Our problem is too much medicine, not enough common sense
Published 09/01/2016 | 02:30
In Old Ireland, 'Brehon Law' offered the provision that a freeman might sit outside the house of his debtor and starve himself to death in order to shame his oppressor into recompense. An evolution of this was seen in the Hunger Strikes of the 1980s.
Self-imposed starvation has been with the Irish as a political tool that reaches back as far as our mythology. What defines this self-imposed abuse is the fact that there should be no other form of redress, and as such it is a last resort and the most potent appeal to one's oppressor.
If you brought your car to the mechanic to fix a puncture and instead he offered you a box of steak knives, you would reasonably consider him to be unhinged. Yet when we are presented with the ill-health of our health service in the guise of overcrowding at A&Es, we invariably seek to apply a solution that is in fact the cause of the malaise.
More money, more beds, study grants, promotions for nurses and longer tea breaks, etc, is not the solution to crammed A&Es, it is part of the problem. Perhaps the reason we apply the usual and utterly ineffectual 'solution' of 'more money' and 'more beds' is that we remain a nation of beggars and peasants, and apply the outstretched cap as the primary solution to almost all of our problems.
What I mean by this assertion is that perhaps we Irish have yet to take ownership of Ireland, and ownership of our problems. We remain entirely fixed within the colonial and post-colonial mindset of the 'big other'; London, the landlord or the Government/HSE will solve our problems by simply giving us more money.
As such it is our important job to scream loudly and beg for more and more of the same, and to starve ourselves until it is forthcoming.
Bizarrely, in Ireland most if not all doctors have worked or trained in A&E, and most if not all doctors are entirely aware that somewhere in the region of 70-80pc of those presenting to A&E could easily be managed in the community.
Some 30-40pc of emergency presentations are simply presenting with a medicalised form of anxiety, depression, or a dependence of some kind. Some 10-20pc of hospital beds are blocked by the elderly because they have nowhere to go. Some 70-80pc of casualty presentations are entirely inappropriate, and anyone working in a lab or scanning facility anywhere in the land will readily accept that 80-90pc of all scans, X-rays and blood tests yield entirely normal results.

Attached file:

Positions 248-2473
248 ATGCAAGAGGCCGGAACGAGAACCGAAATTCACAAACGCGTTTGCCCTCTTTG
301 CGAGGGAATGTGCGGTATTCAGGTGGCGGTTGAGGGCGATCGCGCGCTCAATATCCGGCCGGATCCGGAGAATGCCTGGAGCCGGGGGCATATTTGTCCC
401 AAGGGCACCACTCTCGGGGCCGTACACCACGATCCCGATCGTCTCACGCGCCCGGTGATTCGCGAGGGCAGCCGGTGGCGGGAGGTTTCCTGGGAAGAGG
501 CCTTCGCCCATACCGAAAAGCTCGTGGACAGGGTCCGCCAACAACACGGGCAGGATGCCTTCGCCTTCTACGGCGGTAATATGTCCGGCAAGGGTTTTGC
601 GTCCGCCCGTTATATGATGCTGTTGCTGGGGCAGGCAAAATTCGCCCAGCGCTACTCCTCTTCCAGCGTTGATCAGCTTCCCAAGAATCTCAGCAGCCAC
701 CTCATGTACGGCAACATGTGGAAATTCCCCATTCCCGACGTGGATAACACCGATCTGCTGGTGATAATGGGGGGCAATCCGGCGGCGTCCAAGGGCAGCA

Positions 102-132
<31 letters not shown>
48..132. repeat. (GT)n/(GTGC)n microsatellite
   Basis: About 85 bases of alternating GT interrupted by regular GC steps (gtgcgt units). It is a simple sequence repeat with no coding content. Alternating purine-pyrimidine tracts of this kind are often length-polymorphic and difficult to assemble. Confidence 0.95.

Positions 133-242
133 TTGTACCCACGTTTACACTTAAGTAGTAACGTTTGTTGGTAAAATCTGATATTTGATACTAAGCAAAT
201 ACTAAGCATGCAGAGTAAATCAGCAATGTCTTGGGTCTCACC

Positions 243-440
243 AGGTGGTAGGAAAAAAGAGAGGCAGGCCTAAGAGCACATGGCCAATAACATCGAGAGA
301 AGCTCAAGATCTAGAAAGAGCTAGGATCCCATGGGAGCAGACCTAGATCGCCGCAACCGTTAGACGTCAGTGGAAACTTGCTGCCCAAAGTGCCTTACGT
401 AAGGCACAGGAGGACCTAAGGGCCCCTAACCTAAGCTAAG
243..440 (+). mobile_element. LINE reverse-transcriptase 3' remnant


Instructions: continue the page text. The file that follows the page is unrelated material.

The problem is not a shortage of medicine but rather too much medicine, too many doctors, too many beds and too many nurses with too many tea breaks.
The problem is not a shortage of medicine but rather a shortage, or complete absence of common sense.
Dr Marcus de Brun
Rush Family Practice,
Are A&Es run by Basil Fawlty?
The response to the ongoing A&E crisis would almost be comical if it were not so serious. Asking the people to stay away from A&E departments brings to mind the legendary antics of Basil Fawlty, who would run a perfectly good hotel if it wasn't for the guests.
The current Government - who have had five years to address what has been termed a national emergency - should hang their heads in shame.
Benefits of working from home
As far back as 20 years ago, I listened to suggestions that people should be encouraged to work from home for all or part of their week but little has happened since.
Why not reactivate the concept which would :
(1) Free up the M50 and other congested routes;
(2) Alleviate motorists' stress;
(3) Improve family life;
(4) Decrease air pollution;
(5) Save on motoring costs.
Modern technology lends itself to teamwork without the members being physically present together in a room. The argument that employees would miss the contact/camaraderie which working together provides surely pales into insignificance when compared to leaving/returning home in darkness and driving bumper-to-bumper for an hour or more each way.
Carraig Mhachaire Rois, Co Mhuineacháin
A daily dose of cynicism?
Your headline article on Wednesday, "Another talking shop: Coalition's response to the flooding crisis", written apparently by three reporters, derides the calling together of "the huge number of agencies involved in the River Shannon". To so consult is therefore ridiculous.
Farther on, this view is justified by asserting that the OPW already knows what to do and will be the ones to do it. This derision flies in the face of best management practice to achieve 'buy-in' of all those involved. Bringing all together is more trouble but absolutely laudable.
Then the page 2 headline is "State to pay €100m to avoid election backlash". Well, any government would have to pay out something and no doubt say €10m would be headlined, eg. "Miserly Coalition response to flooding".
Damned if you do, damned if you don't. The vast majority of TDs are well-intentioned, but is it any wonder that the composition of the Dáil increasingly fails to reflect Ireland's modern educated population?
What person with ambition and talent will want to be subject to such daily cynicism?
Blackrock, Co Dublin
Zero-tolerance for attackers
The reports that many women in Cologne and other German cities were assaulted by large crowds of men on New Year's Eve made depressive reading.
That many were "of North African or Arab appearance" does not bode well for others who seek asylum in Germany and the rest of the EU. Many of those who arrive from North Africa are economic migrants rather than genuine refugees. There should be a zero-tolerance policy towards this type of behaviour with a "one-strike-and-you-are-out" rule. Nothing less will do.
This behaviour should not reflect badly on genuine, law-abiding refugees who have fled in terror from war-torn countries.
Dunleer, Co Louth